New supervisory sergeant to join Moree Police Station

Northern Tablelands MP Adam Marshall, centre, with the last round of new police recruits for the region.
Northern Tablelands MP Adam Marshall, centre, with the last round of new police recruits for the region.

Moree will soon welcome a new addition to its police ranks, with a supervisory sergeant to join the team.

The new officer is one of six new permanent police positions for the New England Police District which will see the region's force swell to almost 220 general duties officers, with around 20 highway patrol officers on top of that.

New England Police District Inspector Roger Best and Member for Northern Tablelands Adam Marshall welcomed the benefits these additional positions will bring in reducing crime rates and proactive policing.

"These new officers are among the first of 450 to be allocated across NSW as a result of the government's $583 million investment for an additional 1,500 police over the next four years," Mr Marshall said in a statement.

"Day in day out our police officers do an amazing job protecting the community and news of this latest allocation will mean residents will be seeing a lot more of our men and women in blue out and about in the community.

"Any additional police is always welcomed by the community and I am looking forward to personally welcoming the new officers later this year.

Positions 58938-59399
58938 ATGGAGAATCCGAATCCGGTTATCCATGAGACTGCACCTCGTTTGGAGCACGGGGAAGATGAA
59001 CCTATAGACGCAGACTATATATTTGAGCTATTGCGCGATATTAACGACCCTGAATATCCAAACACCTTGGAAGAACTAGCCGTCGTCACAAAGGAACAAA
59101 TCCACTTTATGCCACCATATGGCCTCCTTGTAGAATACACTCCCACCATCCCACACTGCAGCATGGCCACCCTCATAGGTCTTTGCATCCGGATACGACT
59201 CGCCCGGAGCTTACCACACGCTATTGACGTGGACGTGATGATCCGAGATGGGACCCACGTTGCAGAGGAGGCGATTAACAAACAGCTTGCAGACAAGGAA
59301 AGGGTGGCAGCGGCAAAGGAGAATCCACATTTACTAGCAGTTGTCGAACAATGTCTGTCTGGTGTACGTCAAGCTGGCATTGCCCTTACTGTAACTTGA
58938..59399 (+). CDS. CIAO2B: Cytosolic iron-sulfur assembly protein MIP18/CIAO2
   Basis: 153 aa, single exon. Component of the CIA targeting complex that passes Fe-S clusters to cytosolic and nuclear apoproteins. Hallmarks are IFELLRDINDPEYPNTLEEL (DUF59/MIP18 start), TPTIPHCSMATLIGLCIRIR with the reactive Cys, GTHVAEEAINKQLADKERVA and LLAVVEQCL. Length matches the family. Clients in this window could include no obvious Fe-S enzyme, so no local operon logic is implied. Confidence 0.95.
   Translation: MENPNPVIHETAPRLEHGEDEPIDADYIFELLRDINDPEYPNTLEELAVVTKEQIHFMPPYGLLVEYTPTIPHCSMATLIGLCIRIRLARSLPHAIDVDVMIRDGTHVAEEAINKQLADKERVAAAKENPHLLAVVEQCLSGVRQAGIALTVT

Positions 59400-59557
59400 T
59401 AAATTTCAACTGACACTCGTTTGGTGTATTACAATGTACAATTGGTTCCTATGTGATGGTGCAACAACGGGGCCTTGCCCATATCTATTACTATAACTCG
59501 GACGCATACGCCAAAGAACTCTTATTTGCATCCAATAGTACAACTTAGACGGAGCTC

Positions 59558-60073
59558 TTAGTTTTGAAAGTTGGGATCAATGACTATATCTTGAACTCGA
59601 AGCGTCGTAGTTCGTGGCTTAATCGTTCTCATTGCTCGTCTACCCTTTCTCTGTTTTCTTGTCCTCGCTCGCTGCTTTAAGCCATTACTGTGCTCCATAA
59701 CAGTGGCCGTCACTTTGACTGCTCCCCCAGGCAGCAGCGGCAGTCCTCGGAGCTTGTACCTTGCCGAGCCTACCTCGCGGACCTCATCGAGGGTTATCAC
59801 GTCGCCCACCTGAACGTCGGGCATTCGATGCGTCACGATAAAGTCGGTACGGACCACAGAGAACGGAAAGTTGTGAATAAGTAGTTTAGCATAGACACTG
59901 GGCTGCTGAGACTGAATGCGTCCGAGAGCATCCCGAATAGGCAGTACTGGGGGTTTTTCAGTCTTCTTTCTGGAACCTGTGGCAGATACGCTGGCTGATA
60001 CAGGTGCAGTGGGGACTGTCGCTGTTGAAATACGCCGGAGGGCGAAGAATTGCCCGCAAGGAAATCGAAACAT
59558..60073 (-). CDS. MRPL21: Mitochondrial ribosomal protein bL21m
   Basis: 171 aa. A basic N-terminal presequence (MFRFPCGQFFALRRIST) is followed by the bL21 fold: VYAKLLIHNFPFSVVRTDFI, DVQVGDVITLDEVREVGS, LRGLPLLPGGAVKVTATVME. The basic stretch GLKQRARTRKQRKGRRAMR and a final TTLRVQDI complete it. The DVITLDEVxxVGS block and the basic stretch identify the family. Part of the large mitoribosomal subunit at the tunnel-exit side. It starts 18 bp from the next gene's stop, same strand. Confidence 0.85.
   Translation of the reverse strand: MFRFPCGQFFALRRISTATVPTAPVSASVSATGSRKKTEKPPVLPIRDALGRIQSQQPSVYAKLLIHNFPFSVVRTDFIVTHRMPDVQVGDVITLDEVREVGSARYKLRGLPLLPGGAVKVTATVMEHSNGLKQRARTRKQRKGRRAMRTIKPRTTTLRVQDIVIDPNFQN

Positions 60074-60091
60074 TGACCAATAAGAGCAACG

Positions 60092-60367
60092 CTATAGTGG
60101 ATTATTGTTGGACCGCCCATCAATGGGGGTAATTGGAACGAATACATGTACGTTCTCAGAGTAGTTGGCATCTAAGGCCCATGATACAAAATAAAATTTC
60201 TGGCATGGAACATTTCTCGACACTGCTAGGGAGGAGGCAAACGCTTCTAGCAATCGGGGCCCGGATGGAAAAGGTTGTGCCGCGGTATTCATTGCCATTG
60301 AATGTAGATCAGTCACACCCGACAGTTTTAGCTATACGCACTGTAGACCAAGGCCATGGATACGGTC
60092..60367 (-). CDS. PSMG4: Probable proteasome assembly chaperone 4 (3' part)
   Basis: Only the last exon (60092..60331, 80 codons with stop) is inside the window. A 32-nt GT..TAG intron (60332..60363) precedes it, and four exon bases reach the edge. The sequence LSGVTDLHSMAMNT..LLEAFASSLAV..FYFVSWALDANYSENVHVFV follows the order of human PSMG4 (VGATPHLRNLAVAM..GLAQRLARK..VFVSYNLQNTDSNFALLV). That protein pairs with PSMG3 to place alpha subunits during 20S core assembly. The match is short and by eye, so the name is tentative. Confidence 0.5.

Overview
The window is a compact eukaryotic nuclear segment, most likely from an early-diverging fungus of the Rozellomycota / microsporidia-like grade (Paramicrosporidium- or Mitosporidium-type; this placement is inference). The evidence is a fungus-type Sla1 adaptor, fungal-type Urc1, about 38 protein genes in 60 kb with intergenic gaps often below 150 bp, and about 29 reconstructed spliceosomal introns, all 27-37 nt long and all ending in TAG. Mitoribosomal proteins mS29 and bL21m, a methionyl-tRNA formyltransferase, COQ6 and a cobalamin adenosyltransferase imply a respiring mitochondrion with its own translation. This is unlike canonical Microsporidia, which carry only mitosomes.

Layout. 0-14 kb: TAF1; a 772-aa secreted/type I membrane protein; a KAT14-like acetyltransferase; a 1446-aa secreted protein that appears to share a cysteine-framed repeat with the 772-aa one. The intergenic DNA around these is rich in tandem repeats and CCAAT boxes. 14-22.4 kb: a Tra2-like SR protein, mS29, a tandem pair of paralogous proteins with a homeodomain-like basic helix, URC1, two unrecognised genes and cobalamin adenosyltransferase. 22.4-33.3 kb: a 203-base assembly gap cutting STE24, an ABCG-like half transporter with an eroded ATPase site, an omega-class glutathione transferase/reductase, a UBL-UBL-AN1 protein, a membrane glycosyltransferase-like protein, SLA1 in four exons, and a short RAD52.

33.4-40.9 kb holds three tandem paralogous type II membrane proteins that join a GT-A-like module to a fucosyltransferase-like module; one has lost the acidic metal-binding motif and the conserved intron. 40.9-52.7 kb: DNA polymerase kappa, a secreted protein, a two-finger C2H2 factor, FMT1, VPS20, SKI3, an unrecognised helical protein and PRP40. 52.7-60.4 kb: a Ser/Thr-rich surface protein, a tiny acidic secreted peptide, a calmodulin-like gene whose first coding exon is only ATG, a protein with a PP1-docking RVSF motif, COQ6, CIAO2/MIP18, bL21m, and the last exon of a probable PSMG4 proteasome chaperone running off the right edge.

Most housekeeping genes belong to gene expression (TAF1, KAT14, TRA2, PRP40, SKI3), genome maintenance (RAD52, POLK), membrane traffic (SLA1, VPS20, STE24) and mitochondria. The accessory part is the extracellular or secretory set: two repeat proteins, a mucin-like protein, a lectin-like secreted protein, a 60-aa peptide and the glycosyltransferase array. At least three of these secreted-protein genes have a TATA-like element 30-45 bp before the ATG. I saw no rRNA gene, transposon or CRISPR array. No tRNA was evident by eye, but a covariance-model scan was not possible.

"While the stationing of officers is a decision made by the NSW Police Commissioner I have been working with police management locally and lobbying NSW Police Minister David Elliott to make sure these resources go where they are most needed.

"Ultimately the inclusion of these officers will free up assets across the police district, meaning police are spending less time working behind their desks and more time tackling local crime out on the beat."

Mr Marshall said the government has shown it's committed to keeping the Northern Tablelands safe.

"With more officers coming online we need to ensure they have the highest quality and safest facilities to work from," he said.

"It's exciting to know alongside new local officers we will also be seeing a brand new 24 hour police station at Inverell, with the allocation of almost $9 million to knock-down and rebuild the existing 60-year-old overcrowded and dilapidated station on Otho Street.

"I will continue to work with local police to ensure they have the required staff and equipment needed to best perform their duties."

Inspector Best said the extra frontline police positions would allow stations to focus on more proactive forms of policing.

"This announcement of six new officers across the New England Police District will make a big difference in keeping the community safe," Inspector Best said.

"I look forward to those numbers moving in and undertaking some very proactive policing, engaging with the public and hearing exactly what concerns residents have in relation to crime in the community.

"Our officers enjoy this kind of work I think by simply having a heightened police presence out and about we will see a reduction in anti-social behaviour and more importantly greater community involvement in tackling local crime."

Future allocations of positions will be determined based on resource requirements and how best to prevent, disrupt and respond to emerging crime issues.